GLOW counties will promote careers in trades during Sept. 24 event with 1,000 students

Photos by Tom Rivers: Lt. Gov. Kathy Hochul praised officials for a Sept. 24 event that will give students in the four GLOW counties a look at careers in the trades, advanced manufacturing and agriculture. Hochul is promoting the event during a news conference today at the Genesee County Fairgrounds in Batavia.

By Tom Rivers, Editor Posted 7 August 2019 at 5:53 pm

BATAVIA – The four rural GLOW counties are promoting a Sept. 24 event at the Genesee County Fairgrounds where about 1,000 students in grades 8 to 12 will do hands-on activities with trades such as welding, bricklaying, electrical wiring, heavy equipment operation, advanced manufacturing and other jobs.

Jay Lazarony, executive director of the GLOW Workforce Development Board, urged businesses and schools in the four rural counties to sign up for the Sept. 24 event in Batavia. He said the Workforce Development Board also wants to help other adults with retraining to fill some of the local employment needs.

Many of the careers are high-paying and in demand for local businesses in Genesee, Livingston, Orleans and Wyoming counties.

Lt. Gov. Kathy Hochul stopped by the Genesee County Fairgrounds today to promote the “GLOW With Your Hands” event, and to encourage businesses and schools to participate. So far 24 businesses have committed and 28 schools in the four counties, including companies and districts in Orleans County.

Hochul said for far too long guidance counselors and parents have emphasized college as the prime path to success for high schoolers. Hochul said that often leads to piles of debt for students and families, while not addressing workforce needs in their hometowns.

“I want to make sure these doors are open to lift young people out of poverty,” Hochul said about the careers in trades. “You don’t need a four-year degree for success.”

The Sept. 24 event is part of an effort to encourage careers in the trades and agriculture, which is increasing high-tech in utilizing software for running equipment, and tracking inputs and yields.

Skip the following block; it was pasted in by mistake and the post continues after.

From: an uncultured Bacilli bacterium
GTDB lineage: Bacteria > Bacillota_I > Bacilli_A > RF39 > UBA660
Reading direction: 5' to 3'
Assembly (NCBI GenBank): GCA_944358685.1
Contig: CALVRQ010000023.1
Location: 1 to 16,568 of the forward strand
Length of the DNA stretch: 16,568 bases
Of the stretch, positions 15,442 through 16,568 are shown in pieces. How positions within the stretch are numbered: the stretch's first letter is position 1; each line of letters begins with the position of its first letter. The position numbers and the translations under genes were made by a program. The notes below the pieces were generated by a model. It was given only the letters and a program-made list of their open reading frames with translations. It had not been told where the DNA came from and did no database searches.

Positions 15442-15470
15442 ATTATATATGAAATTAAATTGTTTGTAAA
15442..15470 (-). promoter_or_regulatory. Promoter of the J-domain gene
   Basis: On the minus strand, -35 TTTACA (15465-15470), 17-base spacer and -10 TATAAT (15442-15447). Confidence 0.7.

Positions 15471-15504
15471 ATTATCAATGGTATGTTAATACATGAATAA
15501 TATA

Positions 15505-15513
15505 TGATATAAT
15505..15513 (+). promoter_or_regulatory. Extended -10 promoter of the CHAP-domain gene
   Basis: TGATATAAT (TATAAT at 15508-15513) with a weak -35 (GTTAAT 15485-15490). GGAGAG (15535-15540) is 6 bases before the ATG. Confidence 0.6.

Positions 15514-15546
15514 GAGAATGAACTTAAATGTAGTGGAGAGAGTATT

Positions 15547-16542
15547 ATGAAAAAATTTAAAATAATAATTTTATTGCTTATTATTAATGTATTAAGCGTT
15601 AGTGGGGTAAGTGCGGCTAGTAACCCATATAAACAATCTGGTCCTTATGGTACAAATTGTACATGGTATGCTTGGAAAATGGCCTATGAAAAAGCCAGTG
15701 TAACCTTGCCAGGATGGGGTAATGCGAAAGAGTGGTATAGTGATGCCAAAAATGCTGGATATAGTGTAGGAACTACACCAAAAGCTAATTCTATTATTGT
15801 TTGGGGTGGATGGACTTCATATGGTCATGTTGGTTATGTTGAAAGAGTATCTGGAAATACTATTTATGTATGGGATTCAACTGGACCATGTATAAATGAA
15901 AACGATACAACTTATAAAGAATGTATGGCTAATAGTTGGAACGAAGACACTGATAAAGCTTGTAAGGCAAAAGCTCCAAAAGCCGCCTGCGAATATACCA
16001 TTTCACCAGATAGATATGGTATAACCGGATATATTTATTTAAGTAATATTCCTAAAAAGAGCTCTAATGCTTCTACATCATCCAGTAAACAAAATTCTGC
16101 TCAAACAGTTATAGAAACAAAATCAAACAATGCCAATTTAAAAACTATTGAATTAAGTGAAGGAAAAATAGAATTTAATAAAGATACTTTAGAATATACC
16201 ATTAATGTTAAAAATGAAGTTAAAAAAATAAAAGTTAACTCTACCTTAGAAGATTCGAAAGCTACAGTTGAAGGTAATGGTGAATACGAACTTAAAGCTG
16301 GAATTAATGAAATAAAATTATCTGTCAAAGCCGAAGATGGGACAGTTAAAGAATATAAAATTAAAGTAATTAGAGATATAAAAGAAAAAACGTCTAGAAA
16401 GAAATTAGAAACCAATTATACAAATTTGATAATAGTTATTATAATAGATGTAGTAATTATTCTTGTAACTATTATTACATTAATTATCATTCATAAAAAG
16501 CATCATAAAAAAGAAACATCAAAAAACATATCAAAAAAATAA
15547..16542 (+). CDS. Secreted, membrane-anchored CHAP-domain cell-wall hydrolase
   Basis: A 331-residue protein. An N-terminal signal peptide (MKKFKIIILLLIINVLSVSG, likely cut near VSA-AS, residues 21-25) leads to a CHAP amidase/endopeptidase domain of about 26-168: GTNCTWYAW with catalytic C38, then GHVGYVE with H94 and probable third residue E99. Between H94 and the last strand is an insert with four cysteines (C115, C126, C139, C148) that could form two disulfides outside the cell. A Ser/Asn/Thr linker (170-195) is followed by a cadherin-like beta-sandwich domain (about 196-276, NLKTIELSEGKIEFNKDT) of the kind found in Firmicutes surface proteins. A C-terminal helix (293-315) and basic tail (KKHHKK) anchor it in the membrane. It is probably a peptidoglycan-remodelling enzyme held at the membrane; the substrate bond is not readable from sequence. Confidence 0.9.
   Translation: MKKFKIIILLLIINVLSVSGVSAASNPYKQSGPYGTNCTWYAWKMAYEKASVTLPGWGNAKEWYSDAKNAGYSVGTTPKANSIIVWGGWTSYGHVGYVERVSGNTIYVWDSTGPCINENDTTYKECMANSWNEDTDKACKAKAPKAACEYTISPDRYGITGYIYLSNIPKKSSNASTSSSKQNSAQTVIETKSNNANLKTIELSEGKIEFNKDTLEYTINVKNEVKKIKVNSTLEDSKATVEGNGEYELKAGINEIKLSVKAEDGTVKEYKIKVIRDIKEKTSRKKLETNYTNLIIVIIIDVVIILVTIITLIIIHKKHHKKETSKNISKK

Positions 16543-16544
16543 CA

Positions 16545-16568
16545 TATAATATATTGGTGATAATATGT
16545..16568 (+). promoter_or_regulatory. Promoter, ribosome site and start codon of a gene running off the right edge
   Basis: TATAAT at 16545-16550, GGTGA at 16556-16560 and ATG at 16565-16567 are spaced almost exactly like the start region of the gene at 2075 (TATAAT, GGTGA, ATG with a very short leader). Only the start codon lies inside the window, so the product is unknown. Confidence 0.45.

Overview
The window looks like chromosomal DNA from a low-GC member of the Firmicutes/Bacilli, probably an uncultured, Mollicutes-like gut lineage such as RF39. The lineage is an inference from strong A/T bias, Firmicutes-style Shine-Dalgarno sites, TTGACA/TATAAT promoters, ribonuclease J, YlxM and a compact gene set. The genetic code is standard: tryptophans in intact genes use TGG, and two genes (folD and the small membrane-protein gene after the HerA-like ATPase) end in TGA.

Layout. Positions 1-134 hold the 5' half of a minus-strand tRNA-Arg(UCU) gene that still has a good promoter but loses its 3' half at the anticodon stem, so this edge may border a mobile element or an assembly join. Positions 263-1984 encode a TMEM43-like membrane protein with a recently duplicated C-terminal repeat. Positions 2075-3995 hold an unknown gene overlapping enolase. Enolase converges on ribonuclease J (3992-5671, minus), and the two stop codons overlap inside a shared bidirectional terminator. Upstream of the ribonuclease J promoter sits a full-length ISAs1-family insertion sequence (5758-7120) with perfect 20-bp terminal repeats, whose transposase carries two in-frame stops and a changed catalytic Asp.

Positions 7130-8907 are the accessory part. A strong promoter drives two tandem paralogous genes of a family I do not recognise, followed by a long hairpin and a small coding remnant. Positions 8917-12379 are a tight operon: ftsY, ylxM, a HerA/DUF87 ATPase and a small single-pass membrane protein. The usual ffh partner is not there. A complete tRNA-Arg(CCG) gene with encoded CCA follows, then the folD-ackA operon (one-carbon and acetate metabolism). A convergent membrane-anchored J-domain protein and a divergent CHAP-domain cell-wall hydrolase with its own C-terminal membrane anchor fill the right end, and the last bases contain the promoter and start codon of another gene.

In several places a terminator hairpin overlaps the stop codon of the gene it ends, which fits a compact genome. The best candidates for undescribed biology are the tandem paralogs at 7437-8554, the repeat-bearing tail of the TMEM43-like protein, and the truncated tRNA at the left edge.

Hochul has visited BOCES sites where students are trained in welding and have jobs lined up after graduation, paying $60,000 to $70,000 to start.

“We also need a mindset change in the adults,” Hochul said. “These are jobs we can be proud of.”

State Assemblyman Steve Hawley greets Lt. Gov. Kathy Hochul when she arrived at the fairgrounds today. Hawley said Hochul and Gov. Andrew Cuomo have supported efforts to grow the upstate economy and boost workforce development.

Unemployment rates are currently very low locally and nationally. There is a demand for workers across the country, said Jim Whipple, executive director of the Orleans Economic Development Agency. Many businesses will be reluctant to do an expansion or commit to a community if they don’t think there are enough skilled and dedicated workers.

Gov. Cuomo has pushed state resources into upstate communities, and that rebuilding depends on a strong building trades sector for the construction projects to get done, the lieutenant governor said. Hochul noted $10 million in state funds is coming to Batavia in a downtown revitalization initiative. Medina has applied the $10 million DRI this year.

Mary Ellyn Merle, project manager with Genesee Construction in Dansville, said there are many job opportunities available for people skilled in the trades. Filling that demand is critical for helping companies to grow and for the local communities’ future, she said.

Chris Suozzi, vice president of business development for the Genesee County Economic Development Center, is leading the “GLOW With Your Hands” event.

He praised the collaboration among the economic development agencies in the four counties, the business education alliances in three of the counties (Orleans doesn’t have a BEA) and the workforce development teams in the counties.

“We’re preparing students for the jobs of today and tomorrow,” Suozzi said.

For more information on the Sept. 24 event as a participating business or school, contact Suozzi by email at

Chris Suozzi, vice president of business development for the Genesee County Economic Development Center, said many local businesses have openings for skilled workers in the trades.

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